After an initial approach with chest x-rays, the CT scan is the best procedure in order to study more clearly the size and location of the tumor and to plan surgery in the best way. The CT scan visualizes a small SFTP as well-defined soft tissue mass near the pleural layer,[7] usually lobular in shape, homogeneous in density and noninvasive; larger lesions, on the other hand, are generally heterogeneous and may reveal themselves as diffuse pleural opacities on CT scans.[8]

SFTP cannot be diagnosed only by radiological tools [4] and transthoracic tissue biopsy is essential to reach a diagnosis.[6] It is useful to evaluate the positivity of CD34 expression, a cell marker found in mesenchymal cells (lost in malignant tumors), presence of Bcl-2 (B-cell leukemia/lymphoma-2 oncogene), vimentin and CD99 (positive in SFTP), cytokeratin (positive in mesothelioma and negative in SFTP).[9] Moreover, the proliferation marker Ki-67 can be used to stratify lesions according to their clinical outcome. Recently, a cutoff level of a proliferation rate of 12% (Ki-67) was suggested to distinguish benign and malignant lesions.[10]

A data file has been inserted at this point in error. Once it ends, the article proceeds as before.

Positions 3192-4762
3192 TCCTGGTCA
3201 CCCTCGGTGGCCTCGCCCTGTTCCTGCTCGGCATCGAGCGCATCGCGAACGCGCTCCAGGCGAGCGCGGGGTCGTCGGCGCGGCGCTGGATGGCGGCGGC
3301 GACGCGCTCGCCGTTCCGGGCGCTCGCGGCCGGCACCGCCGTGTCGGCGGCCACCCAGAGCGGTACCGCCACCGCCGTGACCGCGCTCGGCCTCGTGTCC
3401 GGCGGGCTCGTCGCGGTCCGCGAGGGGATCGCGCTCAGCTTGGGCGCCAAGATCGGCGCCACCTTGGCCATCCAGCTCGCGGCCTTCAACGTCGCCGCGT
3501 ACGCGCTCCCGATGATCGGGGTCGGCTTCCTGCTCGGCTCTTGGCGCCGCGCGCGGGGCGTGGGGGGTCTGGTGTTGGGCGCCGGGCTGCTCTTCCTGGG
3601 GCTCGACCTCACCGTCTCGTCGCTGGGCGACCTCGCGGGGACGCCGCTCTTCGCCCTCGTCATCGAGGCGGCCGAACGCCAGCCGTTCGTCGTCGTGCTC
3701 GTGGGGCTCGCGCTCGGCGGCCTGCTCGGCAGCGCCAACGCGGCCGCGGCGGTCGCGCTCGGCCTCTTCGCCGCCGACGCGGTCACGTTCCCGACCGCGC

The best and the only demonstrated effective treatment of SFTP is surgical resection removing pulmonary parenchyma compression and allowing the reexpansion of the lung.[1],[3]

Financial support and sponsorship

Nil.

Conflicts of interest

There are no conflicts of interest.

 
   References Top

1.
Abu Arab W. Solitary fibrous tumours of the pleura. Eur J Cardiothorac Surg 2012;41:587-97.  Back to cited text no. 1
    
2.
Robinson LA. Solitary fibrous tumor of the pleura. Cancer Control 2006;13:264-9.  Back to cited text no. 2
    
3.